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Sunday 13 June 2021
HomeWorldExpat women 'vulnerable to exploitation by employers'

Expat women ‘vulnerable to exploitation by employers’

Expatriates being detained even after completing their prison sentence and those facing travel bans, non-payment of salaries and residency violations were among complaints registered last year with Bahrain’s main rights body.

The National Institution for Human Rights (NIHR) is now planning to meet Asian and Arab diplomats next week to discuss its annual report for 2013, said a report in the Gulf Daily News (GDN), our sister publication.

It highlights foreign women as vulnerable and potential victims of “exploitation by employers, particularly in the tourism and hotel sector… for the purposes of prostitution and sexual exploitation”.

The report also recommended all parties engage in a national dialogue and renounce violence, warning that divisions in society and a rise of sectarianism were a major threat to the social fabric.

“Dialogue is the language to ensure eliminating the crisis faced by the country, with placing full confidence in the leadership of the Crown Prince to contain the crisis,” said the report.

The report also highlighted corruption as a key challenge that threatens economic growth.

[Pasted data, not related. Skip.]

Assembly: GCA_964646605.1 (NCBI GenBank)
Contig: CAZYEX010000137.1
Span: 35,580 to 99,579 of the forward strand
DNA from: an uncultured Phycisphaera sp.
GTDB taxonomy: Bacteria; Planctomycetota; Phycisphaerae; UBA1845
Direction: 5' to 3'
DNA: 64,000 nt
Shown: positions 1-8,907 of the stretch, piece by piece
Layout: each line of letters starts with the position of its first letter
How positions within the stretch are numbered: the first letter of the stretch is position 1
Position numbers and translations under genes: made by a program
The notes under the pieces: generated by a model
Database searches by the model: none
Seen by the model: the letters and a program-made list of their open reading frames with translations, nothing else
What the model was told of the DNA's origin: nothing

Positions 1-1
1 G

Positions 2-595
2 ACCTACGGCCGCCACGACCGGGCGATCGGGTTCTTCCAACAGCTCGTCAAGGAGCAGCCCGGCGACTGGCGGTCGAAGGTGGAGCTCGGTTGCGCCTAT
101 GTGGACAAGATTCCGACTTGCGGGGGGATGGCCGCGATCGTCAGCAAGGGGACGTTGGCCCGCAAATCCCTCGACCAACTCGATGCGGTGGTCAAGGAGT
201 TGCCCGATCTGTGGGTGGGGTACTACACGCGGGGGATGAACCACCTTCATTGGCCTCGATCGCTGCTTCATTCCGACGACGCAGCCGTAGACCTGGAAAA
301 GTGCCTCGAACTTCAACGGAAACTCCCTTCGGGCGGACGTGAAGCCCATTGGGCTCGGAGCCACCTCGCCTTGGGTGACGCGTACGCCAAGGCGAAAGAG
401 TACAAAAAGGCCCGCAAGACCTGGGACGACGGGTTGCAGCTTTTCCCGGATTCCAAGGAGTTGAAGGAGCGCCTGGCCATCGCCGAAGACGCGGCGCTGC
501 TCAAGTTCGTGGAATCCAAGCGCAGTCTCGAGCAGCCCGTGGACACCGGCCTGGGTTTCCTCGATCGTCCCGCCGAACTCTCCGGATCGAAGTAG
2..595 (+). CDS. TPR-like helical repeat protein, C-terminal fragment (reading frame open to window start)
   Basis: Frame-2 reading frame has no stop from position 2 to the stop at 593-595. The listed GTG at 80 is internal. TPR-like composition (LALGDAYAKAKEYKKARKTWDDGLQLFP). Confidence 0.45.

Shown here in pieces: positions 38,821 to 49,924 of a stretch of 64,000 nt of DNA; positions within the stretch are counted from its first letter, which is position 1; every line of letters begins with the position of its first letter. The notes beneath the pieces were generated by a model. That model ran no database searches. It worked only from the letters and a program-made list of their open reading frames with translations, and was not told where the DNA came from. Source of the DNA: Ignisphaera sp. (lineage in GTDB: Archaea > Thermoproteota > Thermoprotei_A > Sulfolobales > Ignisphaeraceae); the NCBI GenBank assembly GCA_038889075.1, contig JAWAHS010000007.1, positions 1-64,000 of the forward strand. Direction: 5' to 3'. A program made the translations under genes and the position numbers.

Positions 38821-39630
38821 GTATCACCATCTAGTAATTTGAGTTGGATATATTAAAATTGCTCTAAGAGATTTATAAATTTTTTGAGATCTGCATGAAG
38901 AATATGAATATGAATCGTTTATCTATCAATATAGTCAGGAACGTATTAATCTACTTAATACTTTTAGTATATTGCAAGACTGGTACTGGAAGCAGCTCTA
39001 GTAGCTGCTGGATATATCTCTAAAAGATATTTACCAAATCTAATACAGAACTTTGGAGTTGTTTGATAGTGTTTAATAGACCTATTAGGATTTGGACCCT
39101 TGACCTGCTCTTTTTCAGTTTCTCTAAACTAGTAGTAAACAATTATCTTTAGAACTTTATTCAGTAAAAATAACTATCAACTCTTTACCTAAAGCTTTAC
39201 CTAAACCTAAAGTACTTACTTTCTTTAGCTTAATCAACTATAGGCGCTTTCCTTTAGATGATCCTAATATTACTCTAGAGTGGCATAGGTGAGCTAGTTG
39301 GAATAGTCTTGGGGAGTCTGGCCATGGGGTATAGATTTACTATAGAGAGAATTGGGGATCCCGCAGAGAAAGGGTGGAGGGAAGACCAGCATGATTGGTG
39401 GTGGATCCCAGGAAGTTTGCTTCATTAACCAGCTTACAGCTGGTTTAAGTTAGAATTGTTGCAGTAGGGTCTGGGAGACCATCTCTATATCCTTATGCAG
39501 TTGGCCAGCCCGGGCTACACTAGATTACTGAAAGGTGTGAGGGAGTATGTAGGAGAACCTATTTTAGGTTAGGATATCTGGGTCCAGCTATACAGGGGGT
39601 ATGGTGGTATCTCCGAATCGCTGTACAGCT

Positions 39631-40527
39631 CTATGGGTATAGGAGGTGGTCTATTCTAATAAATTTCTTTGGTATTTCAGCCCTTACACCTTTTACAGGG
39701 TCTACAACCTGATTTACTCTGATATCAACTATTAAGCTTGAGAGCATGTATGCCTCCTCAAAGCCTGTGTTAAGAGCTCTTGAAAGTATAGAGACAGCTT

Recommendations included setting a date for the visit by the United Nations Special Rapporteur on Torture and Other Cruel, Inhuman or Degrading Treatment or Punishment Juan Mendez and legal accountability procedures for all decision makers in cases of death in detention.

Meanwhile, the report recommends clear and transparent criteria for prompt disbursement of compensation to those proven to have sustained injury.

Alleged medical negligence resulting in death was also highlighted.

“NIHR was most concerned about the successive occurrence of these cases during a short period of time,” said the report.

“While NIHR appreciates the investigations conducted by the (Health) Ministry and taking legal action against the perpetrators, however, the occurrence and repetition of these errors demonstrate that there is a vacuum in the effective monitoring of health services provided or the quality thereof, and lack of experience, competence, training and performance development.”

It called for solutions to prevent fatalities among sickle cell patients, with 32 deaths last year, and raises concerns about overcrowding in public schools – with class sizes ranging from 28 to 36 students.

The report also called for more rights for women, the elderly and children, as well as a ban on publishing the names and photographs of criminal suspects before a final judgment.


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